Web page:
To avoid a massacre of his troops, Quetineau hoisted the white flag. On this, as on all other occasions in the northern portion of La Vendee, the prisoners were well treated. They were offered their freedom, on condition of promising not to serve against La Vendee again; and to ensure that this oath should be kept for some time, at least, their heads were shaved before their release, a step that was afterwards taken throughout the war.

Quetineau was treated with all honour, and was given his freedom, without conditions. Although he knew well that neither his long services, nor the efforts that he had made, would save him from the fury of the Convention; he returned to Paris where, after the mockery of a trial, he was sent to the guillotine--a fate which awaited all those who failed, in the face of impossibilities, to carry out the plans of the mob leaders. Instead of blame, the general deserved a high amount of praise for the manner in which he had defended the town against a force six times as strong as his own.

Three thousand muskets, ten pieces of cannon, and a considerable amount of ammunition fell into the hands of the victors. This success left it open to the Vendeans either to march against Leigonyer--the remnant of whose army was in a state of insubordination at Doug, and could have offered no opposition, but must have retreated to Saumur--or to clear the country south and west.

The former would unquestionably have been the wiser course, for the capture of Saumur would have been a heavy blow, indeed, to the Republicans; but the peasants, whose villages and property were threatened by the presence of the Blues at Fontenay, Parthenay, and Chataigneraie, were so strongly in favour of the other alternative that it was adopted; and the force broke into two divisions, one moving towards Chataigneraie, and the other against Fontenay.

Parthenay was evacuated at once by the Republicans, as soon as news reached the authorities of the approach of the Vendeans. The latter, however, made no stay, but continued their march towards Chataigneraie. The town was held by General Chalbos, with three thousand men. After two hours' fighting Chalbos, seeing that his retreat was menaced, fell back.

He took up a position at Fontenay, where he was joined by General Sandoz, from Niort. The country around the town was unfavourable for the Vendeans, being a large plain, and the result was disastrous to them. The Republicans were strong in cavalry, and a portion of these fell on the flank of the Vendeans, while the remainder charged them in rear. They fell into disorder at once, and the cavalry captured a portion of their artillery.

The Republican infantry, seeing the success of their cavalry, advanced stoutly and in good order. In vain the leaders of the Vendeans strove to reanimate their men, and induce them to charge the enemy. The panic that had begun spread rapidly and, in a few minutes, they became a mob of fugitives scattering in all directions, and leaving behind them sixteen cannon, and all the munitions of war they had captured.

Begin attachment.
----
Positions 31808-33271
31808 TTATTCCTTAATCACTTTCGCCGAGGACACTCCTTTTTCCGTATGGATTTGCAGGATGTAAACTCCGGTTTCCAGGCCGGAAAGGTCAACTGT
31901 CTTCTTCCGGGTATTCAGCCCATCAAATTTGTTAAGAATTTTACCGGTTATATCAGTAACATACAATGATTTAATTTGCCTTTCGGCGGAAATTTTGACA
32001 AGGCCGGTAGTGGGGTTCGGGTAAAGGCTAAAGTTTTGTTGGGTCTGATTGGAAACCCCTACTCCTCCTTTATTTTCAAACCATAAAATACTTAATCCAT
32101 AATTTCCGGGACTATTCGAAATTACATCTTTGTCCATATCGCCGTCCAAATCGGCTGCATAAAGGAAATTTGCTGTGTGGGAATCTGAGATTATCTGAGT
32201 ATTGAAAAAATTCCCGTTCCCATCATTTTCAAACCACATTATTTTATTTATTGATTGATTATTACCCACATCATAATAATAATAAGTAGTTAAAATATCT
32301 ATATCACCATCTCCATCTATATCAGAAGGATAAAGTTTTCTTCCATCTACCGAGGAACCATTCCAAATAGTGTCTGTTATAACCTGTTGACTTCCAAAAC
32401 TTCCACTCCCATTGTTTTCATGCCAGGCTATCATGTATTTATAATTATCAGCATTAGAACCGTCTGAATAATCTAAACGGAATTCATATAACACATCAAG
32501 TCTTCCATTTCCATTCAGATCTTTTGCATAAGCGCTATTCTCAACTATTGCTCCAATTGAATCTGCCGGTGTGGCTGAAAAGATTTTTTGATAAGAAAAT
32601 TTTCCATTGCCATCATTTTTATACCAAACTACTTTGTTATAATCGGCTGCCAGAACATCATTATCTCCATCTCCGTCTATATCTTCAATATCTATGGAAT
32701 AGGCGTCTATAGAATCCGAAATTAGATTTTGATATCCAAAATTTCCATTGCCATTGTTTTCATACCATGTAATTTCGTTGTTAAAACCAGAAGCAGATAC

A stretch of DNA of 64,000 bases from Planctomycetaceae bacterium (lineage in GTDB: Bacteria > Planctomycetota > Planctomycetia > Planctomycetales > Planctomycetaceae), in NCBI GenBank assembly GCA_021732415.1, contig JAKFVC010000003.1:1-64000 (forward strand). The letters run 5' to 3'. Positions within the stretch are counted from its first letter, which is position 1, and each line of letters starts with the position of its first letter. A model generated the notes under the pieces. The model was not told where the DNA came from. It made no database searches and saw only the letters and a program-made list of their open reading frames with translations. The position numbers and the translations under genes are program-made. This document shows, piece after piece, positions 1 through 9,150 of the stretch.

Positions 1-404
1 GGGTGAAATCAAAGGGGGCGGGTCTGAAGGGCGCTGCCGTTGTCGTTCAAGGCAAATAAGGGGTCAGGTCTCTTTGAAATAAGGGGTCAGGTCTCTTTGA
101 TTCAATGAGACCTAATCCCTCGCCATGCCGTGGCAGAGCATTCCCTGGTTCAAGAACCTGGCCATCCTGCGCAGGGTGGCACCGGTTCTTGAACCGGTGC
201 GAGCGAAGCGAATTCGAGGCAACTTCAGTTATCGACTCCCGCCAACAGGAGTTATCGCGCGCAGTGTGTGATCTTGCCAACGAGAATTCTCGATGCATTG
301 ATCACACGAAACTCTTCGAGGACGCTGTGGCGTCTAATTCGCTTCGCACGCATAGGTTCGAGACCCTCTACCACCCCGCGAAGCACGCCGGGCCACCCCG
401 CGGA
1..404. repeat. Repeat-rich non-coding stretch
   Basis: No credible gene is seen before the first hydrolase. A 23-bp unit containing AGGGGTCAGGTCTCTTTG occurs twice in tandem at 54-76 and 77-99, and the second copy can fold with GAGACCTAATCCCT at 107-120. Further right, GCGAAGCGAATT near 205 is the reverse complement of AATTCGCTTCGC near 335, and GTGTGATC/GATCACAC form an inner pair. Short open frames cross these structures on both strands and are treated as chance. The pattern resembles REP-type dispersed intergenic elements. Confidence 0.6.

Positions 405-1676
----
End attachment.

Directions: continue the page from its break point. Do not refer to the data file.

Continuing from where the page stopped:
La Rochejaquelein who, after he had visited Lescure at Clisson, had rejoined the army with a party of gentlemen, covered the retreat with desperate valour; charging the enemy's cavalry again and again and, before falling back, allowing time for the fugitives to gain the shelter of the woods. The loss of men was therefore small, but the fact that the peasants, who had come to be regarded as almost irresistible by the troops, should have been so easily defeated, raised the Blues from the depth of depression into which they had fallen; while the blow inflicted upon the Vendeans was correspondingly great. It was some little time before the peasants could be aroused again.

Small bodies, indeed, kept the field and, under their leaders, showed so bold a face whenever reconnoitring parties of the Blues went out from Fontenay, that the troops were not long before they again began to lose heart; while the generals, who had thought that the victory at Fontenay would bring the war to a conclusion, again began to pour in letters to the authorities at Paris, calling for reinforcements.

On the side of the Vendeans, the priests everywhere exerted themselves to impress upon their flocks the necessity of again joining the army. Cathelineau himself made a tour through the Bocage, and the peasants, persuaded that the defeat was a punishment for having committed some excesses at the capture of Chataigneraie, responded to the call. In nine days after the reverse they were again in force near Fontenay, and in much greater numbers than before; for very many of them had returned to their homes, as soon as Thouars had been captured, and their strength in the first battle was but little greater than that of the Republicans.